Owners of ships serving the oil industry will be exempt from paying license fees for 2016 on vessels that have been mothballed, Norway’s industry minister said in a statement on Tuesday. The price of crude oil has plunged 70 percent since mid-2014, leading to cutbacks in oil industry investments and lower demand for supply ships, anchor handlers and construction vessels. The fee per ship registered in Norway is about 35,000 Norwegian crowns ($4,000) per year, and the industry’s overall savings are expected to amount to around 2.3 million crowns for the year, Industry Minister Monica Maeland said.



7. Zim Begins Restructuring

The Israeli shipping company ZIM started organizational restructuring, attempting to strengthen positions and competitiveness in profitable trade areas and market segments, where the company has advantage. The shipping operator will transform the regional branches to create three business units that will report directly to the head of the company. The Pacific Unit will be responsible for transport between Asia and North and Central America, Intra-Asia Unit will profvide intra-operation in Asia and Middle East, while Cross Suez-Atlantic Unit will provide transportation between Asia and the Mediterranean, plus an intra-European group.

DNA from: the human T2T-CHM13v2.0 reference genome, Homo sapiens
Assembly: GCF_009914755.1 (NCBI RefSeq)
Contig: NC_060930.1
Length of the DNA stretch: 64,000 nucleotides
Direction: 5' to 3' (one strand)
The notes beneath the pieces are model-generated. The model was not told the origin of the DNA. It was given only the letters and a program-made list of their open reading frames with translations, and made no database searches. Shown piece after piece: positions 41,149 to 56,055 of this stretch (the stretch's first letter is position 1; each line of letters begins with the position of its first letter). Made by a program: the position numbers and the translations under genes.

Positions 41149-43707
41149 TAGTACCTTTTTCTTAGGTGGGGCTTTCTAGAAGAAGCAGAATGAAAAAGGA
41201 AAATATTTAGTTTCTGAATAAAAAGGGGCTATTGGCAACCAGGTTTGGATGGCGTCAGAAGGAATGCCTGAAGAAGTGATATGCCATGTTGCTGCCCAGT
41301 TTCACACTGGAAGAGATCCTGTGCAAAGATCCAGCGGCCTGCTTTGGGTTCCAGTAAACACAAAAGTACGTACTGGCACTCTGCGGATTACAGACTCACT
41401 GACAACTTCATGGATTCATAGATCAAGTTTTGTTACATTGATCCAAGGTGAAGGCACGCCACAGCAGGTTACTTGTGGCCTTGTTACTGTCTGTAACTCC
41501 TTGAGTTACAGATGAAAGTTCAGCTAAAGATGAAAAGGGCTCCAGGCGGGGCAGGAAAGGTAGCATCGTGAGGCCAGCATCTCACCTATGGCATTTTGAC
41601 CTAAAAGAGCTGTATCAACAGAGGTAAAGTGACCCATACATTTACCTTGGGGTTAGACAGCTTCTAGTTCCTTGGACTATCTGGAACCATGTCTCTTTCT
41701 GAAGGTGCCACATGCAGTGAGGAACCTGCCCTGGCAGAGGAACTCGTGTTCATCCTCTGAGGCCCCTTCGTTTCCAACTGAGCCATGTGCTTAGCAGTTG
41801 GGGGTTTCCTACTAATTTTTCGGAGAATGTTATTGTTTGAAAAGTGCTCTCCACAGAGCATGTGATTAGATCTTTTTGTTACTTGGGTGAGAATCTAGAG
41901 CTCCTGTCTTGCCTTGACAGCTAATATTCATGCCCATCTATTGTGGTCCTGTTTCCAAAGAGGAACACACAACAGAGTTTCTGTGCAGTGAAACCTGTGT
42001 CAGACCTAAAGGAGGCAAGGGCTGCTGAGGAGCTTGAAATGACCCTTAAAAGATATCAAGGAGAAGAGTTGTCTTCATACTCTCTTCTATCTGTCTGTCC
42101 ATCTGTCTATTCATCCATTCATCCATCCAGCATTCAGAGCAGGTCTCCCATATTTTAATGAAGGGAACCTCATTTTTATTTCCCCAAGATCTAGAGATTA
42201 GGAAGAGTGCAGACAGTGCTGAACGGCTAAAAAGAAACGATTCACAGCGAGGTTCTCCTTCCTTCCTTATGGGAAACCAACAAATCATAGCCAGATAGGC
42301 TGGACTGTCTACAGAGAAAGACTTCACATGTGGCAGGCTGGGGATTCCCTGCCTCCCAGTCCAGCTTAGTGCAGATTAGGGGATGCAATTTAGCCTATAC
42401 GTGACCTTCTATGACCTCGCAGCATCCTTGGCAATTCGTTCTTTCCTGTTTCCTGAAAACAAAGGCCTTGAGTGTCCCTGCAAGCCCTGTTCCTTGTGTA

8. Cop Joins Missing Disney Girl Search

A former top police officer from Scotland Yard has joined the investigation into the disappearance of Disney cruise ship worker Rebecca Coriam. The Liverpool student went missing while employed as a youth activity worker on board the Disney Wonder as the vessel sailed into Puerto Vallarta, in Mexico, in March 2011.

After nine months, the investigating Bahamas police department declared the 24-year-old’s disappearance as “not suspicious”. Disney insist Rebecca, who studied childhood studies, psychology and philosophy at Liverpool Hope University , was swept overboard.  But Rebecca’s family think she may have been killed.



9. Cruise Line Posts Massive Earnings

Royal Caribbean Cruises Ltd. today reported adjusted earnings for 2015 worth USD 4.83 per share – up 42% over 2014. According to RCL the earnings are expected to further increase to USD 5.90-USD 6.10 in 2016. “Our core brands are firing on all cylinders, our new ships are performing exceptionally well and our costs are well controlled.  This is driving 40%+ earnings growth in two consecutive years,” said Richard D. Fain, chairman and chief executive officer. “These very gratifying results combined with a strong start to Wave position us well on our path toward Double-Double.”


10. Agreement on Arctic Routes

ABS and China Ocean Shipping Company (Cosco) have signed an agreement to cooperate on trans-Arctic voyages through the Northeast passage. The agreement includes development of specialised ice-class vessel types able to navigate the arctic sea route, under a cooperative initiative on Arctic Shipping Technology Development. Use of the Northern Sea Route, which has become navigable for shipping between July and November thanks to climate change and melting sea ice, allows a reduction of nearly 4,000 miles of voyage distance between Asian and European ports.